Singapore shares dip at Friday's open despite US-China trade deal news; STI down 0.4%

The Singapore Exchange Centre in Shenton Way.
The Singapore Exchange Centre in Shenton Way.PHOTO: ST FILE

SINGAPORE - Singapore shares pulled back at Friday's open, despite a Wall Street rally overnight on the back of news that the world's two largest economies were prepared to exchange tariff rollbacks.

The benchmark Straits Times Index slipped 0.4 per cent, or 12.41 points to 3,273.31 as at 9.01am. Gainers edged out losers slightly at 57 to 53, after about 55.5 million shares worth $57.9 million changed hands.

Among the most heavily traded by volume, Rex International surged 8.8 per cent, or 1.5 cents to 18.5 cents, with 10.3 million shares traded, while Genting Singapore fell 2.6 per cent, or 2.5 cents to 93.5 cents with 3.1 million shares traded.

On Thursday, Genting Singapore posted a 24.5 per cent fall in its third-quarter net profit to $158.9 million, weighed down by "headwinds", the Resorts World Sentosa operator said.

Banking stocks were mixed in the early morning trade: DBS gained 0.1 per cent, or two cents to $26.68, United Overseas Bank shed 0.2 per cent, or five cents to $26.92, while OCBC Bank rose 0.3 per cent, three cents to $11.16.

Other active index stocks included Ascendas Reit which fell 3.9 per cent, or 12 cents to $3 on a cum-dividend, cum-rights basis, and Dairy Farm which lost 2.7 per cent, or 17 US cents to U$6.23.

Eagle Hospitality Trust also weakened, dropping 1.1 per cent, or 0.5 US cent to 45.5 US cents. This comes as more clarity over the condition of EHT's Queen Mary floating hotel is expected as soon as this month, when a peer review of the critical repair and maintenance issues is expected to be completed.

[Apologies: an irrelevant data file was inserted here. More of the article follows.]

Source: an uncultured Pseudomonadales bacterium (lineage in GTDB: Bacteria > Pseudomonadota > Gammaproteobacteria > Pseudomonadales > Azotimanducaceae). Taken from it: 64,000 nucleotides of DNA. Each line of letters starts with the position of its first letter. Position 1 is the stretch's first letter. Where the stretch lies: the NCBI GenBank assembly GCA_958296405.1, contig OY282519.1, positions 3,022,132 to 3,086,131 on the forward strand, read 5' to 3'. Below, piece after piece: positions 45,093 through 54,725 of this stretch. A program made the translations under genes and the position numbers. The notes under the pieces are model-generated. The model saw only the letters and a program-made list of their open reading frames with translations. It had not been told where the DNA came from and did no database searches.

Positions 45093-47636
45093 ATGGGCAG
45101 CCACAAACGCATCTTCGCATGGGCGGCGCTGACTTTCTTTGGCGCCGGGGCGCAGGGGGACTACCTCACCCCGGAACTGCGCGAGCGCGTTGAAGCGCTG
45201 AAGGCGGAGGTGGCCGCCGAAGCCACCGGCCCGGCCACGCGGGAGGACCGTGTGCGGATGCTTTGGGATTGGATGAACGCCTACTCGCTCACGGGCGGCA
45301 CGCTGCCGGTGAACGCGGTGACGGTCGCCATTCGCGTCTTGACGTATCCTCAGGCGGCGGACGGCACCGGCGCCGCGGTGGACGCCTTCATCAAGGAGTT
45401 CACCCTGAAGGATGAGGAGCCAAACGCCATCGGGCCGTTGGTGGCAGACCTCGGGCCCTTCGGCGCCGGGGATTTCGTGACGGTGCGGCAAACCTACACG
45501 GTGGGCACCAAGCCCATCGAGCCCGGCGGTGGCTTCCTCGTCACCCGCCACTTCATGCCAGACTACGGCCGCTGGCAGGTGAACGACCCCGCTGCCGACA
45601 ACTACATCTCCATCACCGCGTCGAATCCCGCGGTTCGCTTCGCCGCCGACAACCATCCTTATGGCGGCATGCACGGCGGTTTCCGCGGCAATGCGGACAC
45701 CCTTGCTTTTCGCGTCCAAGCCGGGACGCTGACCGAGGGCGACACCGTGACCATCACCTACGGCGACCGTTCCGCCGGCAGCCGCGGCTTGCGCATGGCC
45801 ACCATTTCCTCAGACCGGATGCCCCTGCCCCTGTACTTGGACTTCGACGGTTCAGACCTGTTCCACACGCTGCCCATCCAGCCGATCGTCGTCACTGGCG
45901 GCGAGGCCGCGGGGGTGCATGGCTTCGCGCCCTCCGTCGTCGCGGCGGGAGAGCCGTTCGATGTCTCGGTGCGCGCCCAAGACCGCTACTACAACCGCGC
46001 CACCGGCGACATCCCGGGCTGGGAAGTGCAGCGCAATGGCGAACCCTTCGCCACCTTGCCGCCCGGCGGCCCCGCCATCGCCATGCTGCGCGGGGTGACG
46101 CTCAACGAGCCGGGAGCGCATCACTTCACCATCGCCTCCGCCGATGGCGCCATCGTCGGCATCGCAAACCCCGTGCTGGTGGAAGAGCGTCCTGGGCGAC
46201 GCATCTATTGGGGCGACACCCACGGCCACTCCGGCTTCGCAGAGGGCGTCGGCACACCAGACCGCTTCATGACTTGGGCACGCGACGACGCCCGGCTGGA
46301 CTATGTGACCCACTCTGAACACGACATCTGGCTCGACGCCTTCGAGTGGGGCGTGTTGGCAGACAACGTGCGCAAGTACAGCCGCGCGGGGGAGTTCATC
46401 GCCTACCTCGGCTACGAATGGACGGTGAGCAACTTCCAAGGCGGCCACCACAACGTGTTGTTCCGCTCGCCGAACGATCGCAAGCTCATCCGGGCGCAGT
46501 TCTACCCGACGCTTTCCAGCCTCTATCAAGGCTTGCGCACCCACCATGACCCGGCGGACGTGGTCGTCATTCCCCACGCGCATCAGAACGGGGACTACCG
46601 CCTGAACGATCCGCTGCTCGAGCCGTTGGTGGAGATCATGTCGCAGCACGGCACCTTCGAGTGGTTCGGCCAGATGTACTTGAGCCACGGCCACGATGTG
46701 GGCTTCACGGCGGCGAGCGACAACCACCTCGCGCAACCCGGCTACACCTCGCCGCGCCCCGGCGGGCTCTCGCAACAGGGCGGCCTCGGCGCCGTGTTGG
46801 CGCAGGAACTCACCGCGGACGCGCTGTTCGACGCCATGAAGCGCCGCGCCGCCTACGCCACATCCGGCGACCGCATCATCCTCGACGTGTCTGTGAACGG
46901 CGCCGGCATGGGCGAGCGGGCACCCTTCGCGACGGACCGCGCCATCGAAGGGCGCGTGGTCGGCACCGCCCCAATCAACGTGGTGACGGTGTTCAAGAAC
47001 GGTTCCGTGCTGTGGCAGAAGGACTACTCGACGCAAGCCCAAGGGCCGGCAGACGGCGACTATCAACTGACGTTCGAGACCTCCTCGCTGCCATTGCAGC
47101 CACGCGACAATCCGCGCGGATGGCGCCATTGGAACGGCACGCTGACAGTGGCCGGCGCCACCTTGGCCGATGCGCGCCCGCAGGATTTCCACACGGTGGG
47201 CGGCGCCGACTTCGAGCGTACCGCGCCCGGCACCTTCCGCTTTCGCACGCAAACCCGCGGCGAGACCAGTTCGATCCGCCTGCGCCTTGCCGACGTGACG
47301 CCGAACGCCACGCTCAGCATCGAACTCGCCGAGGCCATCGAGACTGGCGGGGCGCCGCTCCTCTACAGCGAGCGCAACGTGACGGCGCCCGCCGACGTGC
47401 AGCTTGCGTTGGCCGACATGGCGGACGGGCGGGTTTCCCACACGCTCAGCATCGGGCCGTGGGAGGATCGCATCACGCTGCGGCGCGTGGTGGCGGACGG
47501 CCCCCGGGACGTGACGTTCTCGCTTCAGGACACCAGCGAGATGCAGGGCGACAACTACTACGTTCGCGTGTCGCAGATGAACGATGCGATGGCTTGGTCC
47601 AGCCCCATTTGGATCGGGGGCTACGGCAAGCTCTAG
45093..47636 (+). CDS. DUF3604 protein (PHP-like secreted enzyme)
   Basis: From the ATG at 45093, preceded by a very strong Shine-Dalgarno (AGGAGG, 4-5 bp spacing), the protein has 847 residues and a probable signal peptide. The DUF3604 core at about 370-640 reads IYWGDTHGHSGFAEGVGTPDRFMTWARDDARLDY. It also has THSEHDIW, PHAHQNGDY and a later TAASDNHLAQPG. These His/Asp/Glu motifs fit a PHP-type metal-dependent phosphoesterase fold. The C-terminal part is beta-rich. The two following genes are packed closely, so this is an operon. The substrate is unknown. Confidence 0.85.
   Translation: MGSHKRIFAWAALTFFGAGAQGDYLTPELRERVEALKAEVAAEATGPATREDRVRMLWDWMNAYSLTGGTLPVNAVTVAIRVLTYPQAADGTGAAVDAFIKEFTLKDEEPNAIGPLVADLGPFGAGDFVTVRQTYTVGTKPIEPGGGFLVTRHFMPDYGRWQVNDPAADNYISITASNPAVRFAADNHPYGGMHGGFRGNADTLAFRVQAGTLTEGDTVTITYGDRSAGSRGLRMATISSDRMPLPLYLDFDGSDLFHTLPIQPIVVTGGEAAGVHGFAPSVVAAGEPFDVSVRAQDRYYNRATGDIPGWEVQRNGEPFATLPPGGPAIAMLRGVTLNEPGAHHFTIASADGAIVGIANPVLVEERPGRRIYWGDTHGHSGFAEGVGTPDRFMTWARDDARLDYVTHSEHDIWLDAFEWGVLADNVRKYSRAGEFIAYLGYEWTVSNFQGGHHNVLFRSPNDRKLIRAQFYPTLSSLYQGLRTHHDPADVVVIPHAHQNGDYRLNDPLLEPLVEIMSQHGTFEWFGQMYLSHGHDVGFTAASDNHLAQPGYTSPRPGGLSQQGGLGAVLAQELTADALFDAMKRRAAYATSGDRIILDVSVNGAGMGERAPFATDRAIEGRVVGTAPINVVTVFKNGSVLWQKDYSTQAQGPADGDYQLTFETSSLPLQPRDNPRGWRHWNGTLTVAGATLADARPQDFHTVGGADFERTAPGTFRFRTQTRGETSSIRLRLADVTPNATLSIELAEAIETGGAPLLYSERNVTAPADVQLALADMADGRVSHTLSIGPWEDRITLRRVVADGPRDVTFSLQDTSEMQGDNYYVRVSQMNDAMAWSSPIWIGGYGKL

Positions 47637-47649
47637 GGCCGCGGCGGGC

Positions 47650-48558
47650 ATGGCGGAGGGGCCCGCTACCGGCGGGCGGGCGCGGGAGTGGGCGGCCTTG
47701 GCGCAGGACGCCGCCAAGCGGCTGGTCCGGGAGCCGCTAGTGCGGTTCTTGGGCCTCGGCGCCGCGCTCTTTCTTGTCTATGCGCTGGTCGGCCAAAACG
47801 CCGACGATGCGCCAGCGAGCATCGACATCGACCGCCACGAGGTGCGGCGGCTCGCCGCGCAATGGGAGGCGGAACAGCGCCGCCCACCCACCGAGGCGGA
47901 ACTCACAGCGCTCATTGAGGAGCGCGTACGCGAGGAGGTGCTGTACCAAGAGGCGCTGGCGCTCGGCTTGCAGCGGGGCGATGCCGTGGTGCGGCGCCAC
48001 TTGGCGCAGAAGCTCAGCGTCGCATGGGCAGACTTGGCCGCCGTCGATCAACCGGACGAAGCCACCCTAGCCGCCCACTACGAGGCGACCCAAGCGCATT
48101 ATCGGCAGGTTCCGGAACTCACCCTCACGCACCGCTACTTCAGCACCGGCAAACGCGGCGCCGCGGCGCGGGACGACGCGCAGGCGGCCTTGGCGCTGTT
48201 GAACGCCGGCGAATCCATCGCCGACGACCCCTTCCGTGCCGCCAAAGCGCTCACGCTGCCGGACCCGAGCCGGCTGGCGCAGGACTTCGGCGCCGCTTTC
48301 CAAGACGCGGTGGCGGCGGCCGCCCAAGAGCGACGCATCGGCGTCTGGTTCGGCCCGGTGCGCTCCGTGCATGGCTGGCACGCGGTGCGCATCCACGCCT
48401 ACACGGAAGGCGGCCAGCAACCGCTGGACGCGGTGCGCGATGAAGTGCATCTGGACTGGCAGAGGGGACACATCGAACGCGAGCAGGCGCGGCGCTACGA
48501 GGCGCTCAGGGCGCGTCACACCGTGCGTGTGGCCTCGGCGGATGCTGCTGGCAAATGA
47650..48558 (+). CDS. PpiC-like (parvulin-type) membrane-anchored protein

Despite a strong showing for its third-quarter results, MoneyMax Financial Services lost 5.1 per cent, or 0.8 cent to 15 cents. The Catalist-listed pawnbroker announced late on Thursday night that its net profit more than tripled to $3 million for the three months ended Sept 30, on better performance from certain business segments.

Meanwhile, MindChamps sank 7.3 per cent, or four cents to 51 cents after the early childhood education player posted a 73.1 per cent plunge in its Q3 net profit to $300,000 on expansion-related costs.

 

In the week ahead, expect a slew of corporate earnings, starting first with DBS and Singapore Techonologies Engineering on Monday.

Elsewhere, Wall Street's three main equities gauges closed at record highs on Thursday after US and China reportedly agreed to remove existing trade tariffs, sparking a huge rotation into equities and out of bonds. The Dow ended 0.7 per cent higher, the broad-based S&P 500 gained 0.3 per cent, while the tech-rich Nasdaq Composite Index advanced 0.3 per cent.

Over in Asia, stocks also advanced as a risk-on mood permeated global markets.

Japan's Topix rose 0.7 per cent as at 8.13am, South Korea's Kospi added 0.5 per cent, and Australian stocks gained 0.2 per cent. Hong Kong's Hang Seng futures also climbed 0.4 per cent.